I love that denim dress on you, the blue tights and metallic clogs are a fabulous touch and the label is gorgeous. Thanks for introducing us to a brand I've never heard of, the ad is wonderful, I'd have sent my dollar to have a copy adorn my bedroom walls if I had a time machine to transport me back to the 1970s!
Jon's picked up one of those army kit bags for a few pence at a jumble sale in the summer, I'd be tempted to recreate the advert if it wasn't so cold outside! xxx

December 14, 2012 | Unregistered CommenterVix

This is awesome! I just found a pair of Landlubber bell bottoms and loved the label so much! And the jeans are cute as fuck too. The history is fascinating; I'll be sure to link to your post when I list them in my shop. (Sadly, they're way too small for me). Thank you for posting!

December 14, 2012 | Unregistered CommenterViolet Folklore

That's such a cool history, and I love that that sign is still kicking. I like your idea of label love - I got rid of so much stuff when I moved overseas but will take a look to see what's still in my closet. One of my fave Canadian vintage handbag makers is John Hort - all handbags were handmade and the label is cool - but sadly I (accidentally) left all of my John Hort bags in Canada!

December 15, 2012 | Unregistered CommenterGrunge Queen

Love the dress so much! I had a very similar one from Landlubber in the mid 70s - my college years. And I love the Design Research tee too. That was a great find!

December 15, 2012 | Unregistered CommenterLizzie

That denim frock ROCKS! Perfect shape and stlye. You look fabulous,and I suspect you'll get loads of wear out of it! I haven't heard of that brand before...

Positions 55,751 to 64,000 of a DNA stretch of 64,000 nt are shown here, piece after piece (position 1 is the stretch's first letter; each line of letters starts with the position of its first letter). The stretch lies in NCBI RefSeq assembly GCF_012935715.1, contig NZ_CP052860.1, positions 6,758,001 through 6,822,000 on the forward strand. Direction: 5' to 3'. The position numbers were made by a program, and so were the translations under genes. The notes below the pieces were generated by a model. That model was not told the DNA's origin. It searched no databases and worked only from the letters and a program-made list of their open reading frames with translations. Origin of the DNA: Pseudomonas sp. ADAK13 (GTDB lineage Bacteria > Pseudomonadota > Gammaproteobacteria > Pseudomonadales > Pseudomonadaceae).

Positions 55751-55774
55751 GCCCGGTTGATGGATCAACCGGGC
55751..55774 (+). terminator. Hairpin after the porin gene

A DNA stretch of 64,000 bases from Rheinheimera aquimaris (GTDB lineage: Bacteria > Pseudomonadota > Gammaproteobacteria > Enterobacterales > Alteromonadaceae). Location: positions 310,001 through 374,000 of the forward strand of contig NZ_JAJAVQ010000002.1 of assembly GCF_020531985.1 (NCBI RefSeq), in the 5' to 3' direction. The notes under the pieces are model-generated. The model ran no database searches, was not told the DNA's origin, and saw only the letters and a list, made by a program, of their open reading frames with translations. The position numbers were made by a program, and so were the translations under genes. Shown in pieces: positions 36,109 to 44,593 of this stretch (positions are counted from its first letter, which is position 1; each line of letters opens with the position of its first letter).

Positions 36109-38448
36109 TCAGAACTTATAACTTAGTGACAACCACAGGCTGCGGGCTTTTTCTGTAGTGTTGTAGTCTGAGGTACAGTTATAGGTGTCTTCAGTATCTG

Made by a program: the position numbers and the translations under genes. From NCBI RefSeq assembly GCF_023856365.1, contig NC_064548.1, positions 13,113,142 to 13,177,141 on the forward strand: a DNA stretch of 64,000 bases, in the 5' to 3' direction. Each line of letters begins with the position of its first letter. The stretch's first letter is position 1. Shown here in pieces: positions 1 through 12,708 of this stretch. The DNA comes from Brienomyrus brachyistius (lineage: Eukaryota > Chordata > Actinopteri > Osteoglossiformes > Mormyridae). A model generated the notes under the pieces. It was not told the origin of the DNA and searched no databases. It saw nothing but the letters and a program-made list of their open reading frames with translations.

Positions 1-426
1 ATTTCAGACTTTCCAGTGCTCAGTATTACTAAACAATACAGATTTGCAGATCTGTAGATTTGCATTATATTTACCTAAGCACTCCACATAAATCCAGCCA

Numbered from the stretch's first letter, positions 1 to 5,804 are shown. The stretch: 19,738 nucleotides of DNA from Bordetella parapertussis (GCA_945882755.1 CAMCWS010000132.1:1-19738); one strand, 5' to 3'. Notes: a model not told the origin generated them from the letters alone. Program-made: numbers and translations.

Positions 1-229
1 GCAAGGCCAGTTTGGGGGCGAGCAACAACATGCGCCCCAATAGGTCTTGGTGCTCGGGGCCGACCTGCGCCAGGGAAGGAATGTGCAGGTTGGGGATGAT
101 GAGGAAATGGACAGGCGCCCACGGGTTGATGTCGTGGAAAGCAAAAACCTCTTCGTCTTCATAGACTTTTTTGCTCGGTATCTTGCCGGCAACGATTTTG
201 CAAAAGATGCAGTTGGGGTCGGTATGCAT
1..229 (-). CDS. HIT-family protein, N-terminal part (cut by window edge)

I just saw your email, and funnily enough I just found a fab labelled forck on Friday, and went back on Saturday to get it, as I was being oddly indecisive at the time! Will emaill through a couple of pix!

December 16, 2012 | Unregistered CommenterHelga

Another cute dress - I'd not heard of the brand, but I do have a denim dress that's very similar in style x

I have this same jacket... yes jacket, I bought mine in the late seventies and everyone wore them as long jean jackets not as dresses. Getting ready to give mine to a friend who lost hers years ago. Mine has been sitting in a trunk for thirty years and still looks great even though I wore it a lot. Very heavy denim, well made. Hate to part with it but my friend will wear it and treasure treasure it.

October 2, 2014 | Unregistered CommenterDiane

I had that exact Land Lubber jacket (that's how it was marketed in ny) in the 70s and wore it out! We'd all have a goody brand comb in our pockets and buffalo shoes on our feet. Thanks for the memory!

December 28, 2014 | Unregistered CommenterJavagirl65

I worked at M. Hoffman and company .. Manufacturer of Landlubber jeans.. In the 1960's...and 1970's. I was there for over 10 years....a great place to work ...very family oriented...loved working there .....met my husband there! ....we are still together....Loved their jeans and overcoats...

January 5, 2018 | Unregistered CommenterPatricia Kimball